Jamaica reveals information about contamination on used cars from Japan

Author: 2 Comments Share:
Jamaican Customs Agency Major Richard Reese
Commissioner of Customs Major Richard Reese

In November 2012, a minibus imported from Japan by a used-car dealer in Jamaica was scanned and found to have radiation levels which required it to be moved to a quarantined area.

In December of 2013, a shipping container containing used car parts destined for Guyana was also found to have elevated levels of radiation.  It too was transferred to a quarantined area for protection.

Both shipments will be returned to Japan shortly.

Velma Rickets, Assistant Commissionier of Customs told reporters in Jamaica, “The JCA [Jamaica Customs Agency] has been on high alert since the earthquake affected Japan.”

Additionally, the Ministry of Foreign Affairs will have urgent discussions with the Japanese Embassy about the issues.

Commissioner of Customs Major Richard Reese said, “It could be that there is a weakness in the inspection process on that [Japan’s] side.”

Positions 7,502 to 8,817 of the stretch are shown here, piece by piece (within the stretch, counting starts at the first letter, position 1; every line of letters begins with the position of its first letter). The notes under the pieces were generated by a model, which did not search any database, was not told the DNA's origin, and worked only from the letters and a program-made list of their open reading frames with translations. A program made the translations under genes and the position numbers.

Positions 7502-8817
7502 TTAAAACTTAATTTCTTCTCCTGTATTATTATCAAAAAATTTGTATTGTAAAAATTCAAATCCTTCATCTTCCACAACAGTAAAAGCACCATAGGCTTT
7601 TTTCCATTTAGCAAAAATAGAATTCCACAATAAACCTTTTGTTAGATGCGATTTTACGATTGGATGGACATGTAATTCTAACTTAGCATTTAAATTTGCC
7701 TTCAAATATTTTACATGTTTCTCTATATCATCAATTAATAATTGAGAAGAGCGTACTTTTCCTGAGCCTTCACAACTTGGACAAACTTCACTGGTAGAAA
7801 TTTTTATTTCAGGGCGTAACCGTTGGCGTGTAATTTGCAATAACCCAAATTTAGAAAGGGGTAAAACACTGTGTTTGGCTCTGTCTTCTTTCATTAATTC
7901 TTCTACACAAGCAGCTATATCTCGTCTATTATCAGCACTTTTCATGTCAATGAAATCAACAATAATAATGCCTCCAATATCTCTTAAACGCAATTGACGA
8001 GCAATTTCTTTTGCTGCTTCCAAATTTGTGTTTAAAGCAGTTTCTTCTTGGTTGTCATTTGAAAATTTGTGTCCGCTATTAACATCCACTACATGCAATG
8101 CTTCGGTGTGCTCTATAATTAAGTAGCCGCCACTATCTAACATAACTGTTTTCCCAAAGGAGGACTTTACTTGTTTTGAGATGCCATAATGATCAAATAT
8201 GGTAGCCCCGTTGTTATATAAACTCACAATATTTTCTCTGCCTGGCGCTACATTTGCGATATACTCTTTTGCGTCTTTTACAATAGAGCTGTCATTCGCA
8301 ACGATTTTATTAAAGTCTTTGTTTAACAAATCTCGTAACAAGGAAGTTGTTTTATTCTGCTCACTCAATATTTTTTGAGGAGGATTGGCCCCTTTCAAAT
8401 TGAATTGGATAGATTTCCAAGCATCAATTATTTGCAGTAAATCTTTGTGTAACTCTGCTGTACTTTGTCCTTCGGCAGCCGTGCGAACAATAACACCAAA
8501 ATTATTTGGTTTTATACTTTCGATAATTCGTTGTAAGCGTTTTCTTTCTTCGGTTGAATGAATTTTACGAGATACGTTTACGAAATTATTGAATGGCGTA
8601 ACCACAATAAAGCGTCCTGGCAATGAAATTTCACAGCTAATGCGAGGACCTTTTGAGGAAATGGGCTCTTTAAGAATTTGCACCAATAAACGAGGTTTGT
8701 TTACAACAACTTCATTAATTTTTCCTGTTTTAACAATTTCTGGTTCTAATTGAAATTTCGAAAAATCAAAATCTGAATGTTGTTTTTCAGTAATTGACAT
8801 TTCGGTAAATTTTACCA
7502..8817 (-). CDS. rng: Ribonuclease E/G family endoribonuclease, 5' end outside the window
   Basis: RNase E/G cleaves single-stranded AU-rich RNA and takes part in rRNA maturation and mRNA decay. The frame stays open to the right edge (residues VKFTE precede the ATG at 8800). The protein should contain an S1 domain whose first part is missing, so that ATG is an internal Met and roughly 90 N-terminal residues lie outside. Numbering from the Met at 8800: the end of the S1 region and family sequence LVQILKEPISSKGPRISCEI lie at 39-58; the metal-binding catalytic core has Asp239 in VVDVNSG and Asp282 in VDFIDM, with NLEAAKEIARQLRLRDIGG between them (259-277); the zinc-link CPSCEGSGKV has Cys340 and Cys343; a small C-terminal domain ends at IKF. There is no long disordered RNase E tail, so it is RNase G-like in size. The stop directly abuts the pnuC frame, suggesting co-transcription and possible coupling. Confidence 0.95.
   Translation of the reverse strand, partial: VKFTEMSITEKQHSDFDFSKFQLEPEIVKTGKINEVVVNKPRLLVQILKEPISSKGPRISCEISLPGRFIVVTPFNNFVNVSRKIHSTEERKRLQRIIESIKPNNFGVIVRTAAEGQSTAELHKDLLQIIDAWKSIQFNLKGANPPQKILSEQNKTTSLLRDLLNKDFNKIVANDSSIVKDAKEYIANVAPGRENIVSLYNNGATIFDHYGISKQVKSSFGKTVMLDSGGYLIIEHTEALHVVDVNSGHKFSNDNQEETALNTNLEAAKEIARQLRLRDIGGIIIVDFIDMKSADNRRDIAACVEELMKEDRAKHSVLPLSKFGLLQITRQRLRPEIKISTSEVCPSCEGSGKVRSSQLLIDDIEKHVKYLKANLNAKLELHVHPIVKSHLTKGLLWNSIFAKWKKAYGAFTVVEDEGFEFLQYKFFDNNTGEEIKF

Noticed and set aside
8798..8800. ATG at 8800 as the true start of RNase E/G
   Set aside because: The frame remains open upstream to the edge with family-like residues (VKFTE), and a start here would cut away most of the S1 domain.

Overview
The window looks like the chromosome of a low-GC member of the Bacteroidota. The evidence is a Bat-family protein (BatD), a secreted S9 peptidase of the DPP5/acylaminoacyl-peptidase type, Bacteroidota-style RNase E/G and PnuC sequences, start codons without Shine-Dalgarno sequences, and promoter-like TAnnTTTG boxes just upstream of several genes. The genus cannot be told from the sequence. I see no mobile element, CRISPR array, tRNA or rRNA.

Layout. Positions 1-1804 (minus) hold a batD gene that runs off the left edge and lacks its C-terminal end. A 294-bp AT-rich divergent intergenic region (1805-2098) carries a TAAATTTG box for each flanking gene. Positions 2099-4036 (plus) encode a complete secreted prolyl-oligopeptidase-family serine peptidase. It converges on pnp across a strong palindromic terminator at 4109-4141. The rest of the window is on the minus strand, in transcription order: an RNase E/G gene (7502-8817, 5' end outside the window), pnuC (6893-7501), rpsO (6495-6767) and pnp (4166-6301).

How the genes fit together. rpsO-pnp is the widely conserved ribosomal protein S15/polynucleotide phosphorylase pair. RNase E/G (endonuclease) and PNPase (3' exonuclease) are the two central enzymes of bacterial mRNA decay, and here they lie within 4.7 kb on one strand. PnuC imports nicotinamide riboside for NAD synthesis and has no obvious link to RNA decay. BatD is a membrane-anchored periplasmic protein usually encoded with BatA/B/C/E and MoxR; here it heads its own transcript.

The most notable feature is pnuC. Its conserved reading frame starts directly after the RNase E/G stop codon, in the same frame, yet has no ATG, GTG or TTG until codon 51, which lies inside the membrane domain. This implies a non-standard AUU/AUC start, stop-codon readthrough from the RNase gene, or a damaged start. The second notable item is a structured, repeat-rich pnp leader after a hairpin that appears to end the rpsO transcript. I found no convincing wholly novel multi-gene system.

The Jamaican Customs Agency has been working with the United States Department of Energy to conduct radiation examinations on all vehicles and spare parts coming from Japan.

Source: The Gleaner

Previous Article

Study confirms impossible to evacuate all residents before radiation exposure in wake of severe accident

Next Article

Japan plans controlled meltdown to help learn from Fukushima disaster

2 Comments

  1. There’s been so much news recently regarding radiation from Japan that you’d think they would have done something to deal with the problem. I can understand radiation spreading through the ocean but how does radiation get into vehicle production lines without anyone realising? Surely people are getting sick if the levels of radiation are so high that the JCA are quarantining cars?

  2. Useful information here. It’s good that the authorities are checking for situations like this. Otherwise, ordinary citizens of Jamaica would not be able to detect this on their own.

Leave a Reply